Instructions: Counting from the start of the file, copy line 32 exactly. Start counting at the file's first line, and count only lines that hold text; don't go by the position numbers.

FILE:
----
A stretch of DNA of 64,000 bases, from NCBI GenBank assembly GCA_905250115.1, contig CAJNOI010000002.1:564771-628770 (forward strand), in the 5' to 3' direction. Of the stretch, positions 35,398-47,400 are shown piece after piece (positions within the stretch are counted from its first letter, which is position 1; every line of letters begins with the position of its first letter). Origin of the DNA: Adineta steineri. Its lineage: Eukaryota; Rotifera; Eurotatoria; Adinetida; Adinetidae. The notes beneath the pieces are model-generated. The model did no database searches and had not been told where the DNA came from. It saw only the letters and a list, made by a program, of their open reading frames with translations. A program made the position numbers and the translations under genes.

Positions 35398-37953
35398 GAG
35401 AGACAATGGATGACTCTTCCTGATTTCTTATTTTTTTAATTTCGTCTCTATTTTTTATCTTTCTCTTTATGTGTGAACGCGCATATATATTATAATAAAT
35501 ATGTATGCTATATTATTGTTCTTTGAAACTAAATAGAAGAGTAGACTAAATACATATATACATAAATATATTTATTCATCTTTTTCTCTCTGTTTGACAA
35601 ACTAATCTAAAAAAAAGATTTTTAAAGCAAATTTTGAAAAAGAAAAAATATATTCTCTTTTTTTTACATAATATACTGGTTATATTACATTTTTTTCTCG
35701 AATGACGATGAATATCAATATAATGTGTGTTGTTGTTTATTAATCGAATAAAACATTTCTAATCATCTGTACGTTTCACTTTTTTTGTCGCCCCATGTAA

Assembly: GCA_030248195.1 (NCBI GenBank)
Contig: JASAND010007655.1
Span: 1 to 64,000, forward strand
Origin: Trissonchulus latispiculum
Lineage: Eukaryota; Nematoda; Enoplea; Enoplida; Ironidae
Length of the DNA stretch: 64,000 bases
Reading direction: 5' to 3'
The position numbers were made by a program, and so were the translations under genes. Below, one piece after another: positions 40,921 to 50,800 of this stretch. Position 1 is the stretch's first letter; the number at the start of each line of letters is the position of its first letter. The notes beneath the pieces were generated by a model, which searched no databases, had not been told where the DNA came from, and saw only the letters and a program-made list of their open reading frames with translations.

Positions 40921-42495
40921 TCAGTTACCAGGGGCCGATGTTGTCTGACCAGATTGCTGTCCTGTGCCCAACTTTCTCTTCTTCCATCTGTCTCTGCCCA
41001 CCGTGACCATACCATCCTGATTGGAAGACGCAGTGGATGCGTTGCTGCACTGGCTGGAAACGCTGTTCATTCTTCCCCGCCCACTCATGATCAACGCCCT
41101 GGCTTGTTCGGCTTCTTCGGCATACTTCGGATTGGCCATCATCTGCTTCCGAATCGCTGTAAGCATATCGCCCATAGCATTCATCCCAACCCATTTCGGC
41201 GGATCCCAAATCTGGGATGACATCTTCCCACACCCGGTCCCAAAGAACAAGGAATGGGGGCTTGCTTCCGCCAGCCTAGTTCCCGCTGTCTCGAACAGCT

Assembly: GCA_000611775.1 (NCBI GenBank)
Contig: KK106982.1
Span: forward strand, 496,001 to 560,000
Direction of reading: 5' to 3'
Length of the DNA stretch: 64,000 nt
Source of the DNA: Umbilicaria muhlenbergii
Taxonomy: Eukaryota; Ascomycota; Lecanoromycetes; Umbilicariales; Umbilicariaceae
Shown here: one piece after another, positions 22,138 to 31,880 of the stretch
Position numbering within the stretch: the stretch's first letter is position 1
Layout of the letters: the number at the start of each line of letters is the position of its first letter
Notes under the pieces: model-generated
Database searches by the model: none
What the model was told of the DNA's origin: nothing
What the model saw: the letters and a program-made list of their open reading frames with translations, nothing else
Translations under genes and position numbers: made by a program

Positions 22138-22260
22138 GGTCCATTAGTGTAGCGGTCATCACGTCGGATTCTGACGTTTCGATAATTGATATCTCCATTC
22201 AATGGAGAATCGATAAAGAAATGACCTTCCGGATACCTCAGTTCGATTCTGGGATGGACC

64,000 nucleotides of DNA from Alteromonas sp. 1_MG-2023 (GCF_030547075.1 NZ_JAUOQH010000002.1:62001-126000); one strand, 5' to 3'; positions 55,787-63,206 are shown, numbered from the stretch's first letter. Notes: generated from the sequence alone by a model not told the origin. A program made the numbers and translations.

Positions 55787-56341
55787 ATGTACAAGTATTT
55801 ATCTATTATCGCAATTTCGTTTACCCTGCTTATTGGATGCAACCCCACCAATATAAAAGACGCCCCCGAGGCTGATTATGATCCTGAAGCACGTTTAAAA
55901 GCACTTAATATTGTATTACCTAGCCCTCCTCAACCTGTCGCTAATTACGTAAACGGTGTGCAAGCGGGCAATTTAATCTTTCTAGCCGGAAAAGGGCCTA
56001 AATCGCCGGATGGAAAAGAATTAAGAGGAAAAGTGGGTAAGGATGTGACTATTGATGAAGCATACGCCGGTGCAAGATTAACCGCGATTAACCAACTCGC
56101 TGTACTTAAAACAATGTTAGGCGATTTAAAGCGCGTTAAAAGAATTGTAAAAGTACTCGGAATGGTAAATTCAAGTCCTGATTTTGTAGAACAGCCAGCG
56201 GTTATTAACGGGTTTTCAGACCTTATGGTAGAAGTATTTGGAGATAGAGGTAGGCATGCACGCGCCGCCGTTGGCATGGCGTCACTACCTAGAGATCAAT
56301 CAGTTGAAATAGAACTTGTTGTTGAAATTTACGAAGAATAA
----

Database searches by the model: none